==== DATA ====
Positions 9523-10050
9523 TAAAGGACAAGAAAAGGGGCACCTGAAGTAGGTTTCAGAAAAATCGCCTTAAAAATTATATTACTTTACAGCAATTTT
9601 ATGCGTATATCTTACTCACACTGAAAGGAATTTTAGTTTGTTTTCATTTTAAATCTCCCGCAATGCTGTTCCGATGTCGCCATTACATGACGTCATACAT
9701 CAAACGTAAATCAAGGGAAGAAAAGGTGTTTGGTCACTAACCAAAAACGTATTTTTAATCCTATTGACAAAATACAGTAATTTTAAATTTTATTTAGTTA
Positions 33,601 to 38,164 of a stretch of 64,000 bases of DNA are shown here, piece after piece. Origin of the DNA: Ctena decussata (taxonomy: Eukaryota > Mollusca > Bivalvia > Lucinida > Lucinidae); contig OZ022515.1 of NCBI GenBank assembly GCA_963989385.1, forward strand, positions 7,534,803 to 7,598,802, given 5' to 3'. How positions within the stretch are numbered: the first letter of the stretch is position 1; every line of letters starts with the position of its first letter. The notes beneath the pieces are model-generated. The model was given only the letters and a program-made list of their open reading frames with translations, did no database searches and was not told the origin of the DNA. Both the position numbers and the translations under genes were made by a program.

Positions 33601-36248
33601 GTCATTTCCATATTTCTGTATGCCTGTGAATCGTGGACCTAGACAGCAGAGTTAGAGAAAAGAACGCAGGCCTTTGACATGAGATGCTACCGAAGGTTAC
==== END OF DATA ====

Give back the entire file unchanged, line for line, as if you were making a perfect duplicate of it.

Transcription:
Positions 9523-10050
9523 TAAAGGACAAGAAAAGGGGCACCTGAAGTAGGTTTCAGAAAAATCGCCTTAAAAATTATATTACTTTACAGCAATTTT
9601 ATGCGTATATCTTACTCACACTGAAAGGAATTTTAGTTTGTTTTCATTTTAAATCTCCCGCAATGCTGTTCCGATGTCGCCATTACATGACGTCATACAT
9701 CAAACGTAAATCAAGGGAAGAAAAGGTGTTTGGTCACTAACCAAAAACGTATTTTTAATCCTATTGACAAAATACAGTAATTTTAAATTTTATTTAGTTA
Positions 33,601 to 38,164 of a stretch of 64,000 bases of DNA are shown here, piece after piece. Origin of the DNA: Ctena decussata (taxonomy: Eukaryota > Mollusca > Bivalvia > Lucinida > Lucinidae); contig OZ022515.1 of NCBI GenBank assembly GCA_963989385.1, forward strand, positions 7,534,803 to 7,598,802, given 5' to 3'. How positions within the stretch are numbered: the first letter of the stretch is position 1; every line of letters starts with the position of its first letter. The notes beneath the pieces are model-generated. The model was given only the letters and a program-made list of their open reading frames with translations, did no database searches and was not told the origin of the DNA. Both the position numbers and the translations under genes were made by a program.

Positions 33601-36248
33601 GTCATTTCCATATTTCTGTATGCCTGTGAATCGTGGACCTAGACAGCAGAGTTAGAGAAAAGAACGCAGGCCTTTGACATGAGATGCTACCGAAGGTTAC